commonly in rice than in any other crop. 



Mr. Senior-White. 



PROCEEDINGS OF THE THIRD EXTOMOLOGICAL MEETING 73 

Enhlemma dimidialis, Fb. 

PhaJcena dimidialis, Fb., Ent. Syst. Ill, ii, 224 (1794) ; Hmpsn., 

Cat. X, 797 [EubJemma]. 
Anthophila secfa, Guen., Noct. II, 249 (1852) ; Hmpsn., Cat. 

X, 77, f. 35 [Eublemma]. 
Micra hemirhoda, Wlk., Cat. XXVIII, 799 (1865) ; Hmpsn., 

F. I., II, 342 [Eiible7)wm] ; Fletcher, Kept. Impl. Entom., 

1917-18, p. 104, t. 20 [EubJemma]. 

We have two specimens labelled " Coimbatore ; on cholam " and Mr. Fletclier. 
one from Travancore labelled " on cowpea,'' but it is not apparent 
that these examples were bred. Specimens from Paliir, S. Arcot, were 
noted as " flying in numbers in the groundnut fields " on 24th April 
1907. The moth is common at Pusa and has been bred from larvae 
eating mimg flowers. We have it also from Gauhati, 

Eublemma olivacea, Wlk. 

S. I. L, pp. 380-381, f. 241 ; Froe. Second Entl. Meeting, p. 287 (tab.). 

Occurs .throughout India as a pest of brinjal. Our specimens are 
from Pusa and Dharwar, and I have seen it from Lyallpur. It is usually 
a minor pest, occasionally very destructive. The larva rolls brinjal 
leaves ; it does not " bore in the green shoots " as stated {Indian, Insect 
Life, p. 451) by Lefroy, who has apparently described the larva of this 
species under the name PJotheia nephelotis (/. c, p. 449). 

Eublemma silicula, Swinh. 

Swinhoe, A. M. N. H. (6) XIX, 167 (1897) ; Hmpsn., Cat. X, 
128-129, t. 152, f. 19 ; Proc. Second Entl. Meeting, p. 222. 

Reared at Pusa from larvee in flowers of Nyctanthes arbortristis and 

from mango buds and inflorescence, from castor fiuit and from larvae 

eating grains in hajra heads, at Nagpu ■ from mango flowers and from 

larvae in juar heads, and at Coimba*^ore from larvoe in choJam earheads. 

It is found also on Lantana camara. Mr. Ramacbaudra 

Rao, 

Cretonia vegeta, Swinh. 

Hmpsn., F. I., II, 325, f. 175 [Swinhoa], Cat. X, 388-389, f. 123. 

Widely distributed throughout India, Burma and Ceylon. Has Mc, fletclier. 
been reared at Pusa from a larva found on rice leaves, but is not 
known to be a pest. 



74 PE,OC'EEDl]SGS OF THE TillED E-NTOMOLOGICAL MEETING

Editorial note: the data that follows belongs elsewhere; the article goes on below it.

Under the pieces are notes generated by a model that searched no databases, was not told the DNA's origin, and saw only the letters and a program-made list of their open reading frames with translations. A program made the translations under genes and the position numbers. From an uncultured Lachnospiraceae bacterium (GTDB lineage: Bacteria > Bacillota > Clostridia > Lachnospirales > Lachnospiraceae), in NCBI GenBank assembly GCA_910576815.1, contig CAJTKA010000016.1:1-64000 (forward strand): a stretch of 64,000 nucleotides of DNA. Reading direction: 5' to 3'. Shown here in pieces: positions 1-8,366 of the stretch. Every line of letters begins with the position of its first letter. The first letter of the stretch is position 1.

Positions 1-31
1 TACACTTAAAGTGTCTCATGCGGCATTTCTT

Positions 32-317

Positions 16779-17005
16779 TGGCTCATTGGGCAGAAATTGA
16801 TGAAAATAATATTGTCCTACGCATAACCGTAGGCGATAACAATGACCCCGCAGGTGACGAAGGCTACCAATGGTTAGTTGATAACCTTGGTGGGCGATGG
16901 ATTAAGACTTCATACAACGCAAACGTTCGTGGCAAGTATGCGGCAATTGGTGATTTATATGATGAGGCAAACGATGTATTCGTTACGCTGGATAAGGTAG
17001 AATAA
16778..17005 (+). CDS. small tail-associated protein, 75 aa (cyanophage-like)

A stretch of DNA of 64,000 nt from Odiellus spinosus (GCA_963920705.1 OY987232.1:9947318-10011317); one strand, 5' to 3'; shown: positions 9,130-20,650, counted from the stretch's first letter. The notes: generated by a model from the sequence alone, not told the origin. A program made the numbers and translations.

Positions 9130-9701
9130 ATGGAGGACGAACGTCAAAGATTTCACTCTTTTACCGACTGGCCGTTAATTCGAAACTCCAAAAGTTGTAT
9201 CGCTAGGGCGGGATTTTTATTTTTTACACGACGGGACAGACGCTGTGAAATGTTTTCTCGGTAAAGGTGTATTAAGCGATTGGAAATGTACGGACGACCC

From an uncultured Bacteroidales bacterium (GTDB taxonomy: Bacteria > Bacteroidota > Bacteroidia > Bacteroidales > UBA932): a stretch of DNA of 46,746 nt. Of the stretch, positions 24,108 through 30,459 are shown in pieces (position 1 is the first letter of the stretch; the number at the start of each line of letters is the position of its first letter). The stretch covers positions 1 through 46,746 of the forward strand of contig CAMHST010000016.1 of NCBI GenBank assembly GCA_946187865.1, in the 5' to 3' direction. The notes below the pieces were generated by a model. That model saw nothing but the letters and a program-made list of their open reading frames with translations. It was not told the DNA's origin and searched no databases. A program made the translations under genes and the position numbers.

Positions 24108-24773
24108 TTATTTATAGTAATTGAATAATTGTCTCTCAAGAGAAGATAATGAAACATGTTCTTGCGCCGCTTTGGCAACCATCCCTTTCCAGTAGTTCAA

Amyna octo, Gn. 

Hmpsn., F; I., II, 251, f. 142, Cat. X, 468-470, f. 132 ; I. I. L., 

p. 448 ; Proc. Second Eiitl. Meeting, p. 68. 

Occurs commonly througliout India, Burma and Ceylon. Has been 
reared at Dharwar from a larva found boring potato [stem or tuber not 
stated] in the field, at Palur, S. Arcot, from larvae on sann-hemp, and at 
Pusa from larvae on indigo and lucerne leaves, on jatadhari leaves {Celo- 
sia cristata), on Phaseolus aconitifolius (boring pods), on leaves of sann- 
hemp. 

Usually a very minor and occasional pest of the crops indicated, but 
sporadically in large numbers on indigo. Lefroy stated that the larva 
has been reared on sweet potato also. 



Amyna j^'-incium, Fb. 

Hmpsn., Cat. X, 472-474, f. 133. 

Amyna selenampha, Guen. ; Hmpsn., F. I., 11, 250 ; I. I. L., 
p. 448. 
The larva is described by Hampson (Cat. X.. 474) as feeding on Croton 
iiglium (Croton cdl plant) and C. aromaticiim in Ceylon, sometimes a 
serious pest of the former (Green). Not noticed as a pest in India, 
but the species is abundant almost everywhere and the moths often 
occur in swarms, especially in the Hills. 



Liihacodia signifera, Wlk. 

Hmpsn., F. I., II, 304 [Hyelopsis], Cat. X, 504-505 ; I. I. L., 
p. 455 [Hyelopsis]. 
Widely distributed throughout India, Burma and Ceylon. Has 
once been bred at Pusa from a larva on leaves of a millet {Panicum, sp.) 
and once from a laiva on rice-leaves. Not known to be a pest. 



Naranga diffusa, Wlk. 

Hmpsn., F. I., II, 333-334, f. 177, Cat. X, 631-632, f. 167 ; 
I. I. L., p. 456. 
Has been bred at Pusa on two occasions from larvae found feeding on 
leaves of rice, but is not known to be a pest in India. It has been 
recorded as found on paddy in Formosa by Shiraki, who figures the life- 
history. The female moths come to light freely, but the males rarely. 



PUOCEEDINGS i»l' THt: THILtD I-.MOMOLOGIC AL MEETING Tf. 

Tarache mormoralis, Fb. 

Hinp.=-n., Cat. X. 747-749, f. 209. 

Tmache tropica, Guer. ; Hmpsn., F. I., 11, 314, f. 170 ; I. T. L.„ 
p. 45G. t. 37. ff. 1-4. 

Has been reaied at Pusa on leaves of bariar {Sida rhombifolia). May 
occasionally attack malvaceous crops but not yet noted as a pest. 

Tarache crocata, Guen. 

Hmpsn., F. I.. II, 314-315, Cat. X, 754-755, t. 172, fF. 15, IG ; 
Pioc. Second Entl. Meeting, p. 133. 

'Widely distributed throughout the Plains of India, Burma and 
Ceylon. The larva is sometimes found on jute but is scarcely a pest. 

A female, captured in a jute-field at Samalkota on 17tli June 1909, 
is noted by Y. Ramachand a Rao as having laid 220 eggs. 

Tarache nitidula, Fb. 

S. I. I., pp. 381-382, f. 243 ; Proc. Second Entl. Meeting, p. 101. 

Occurs commonly throughout the P'ains of India and is an occasionaT 
minor pe?t of cotton.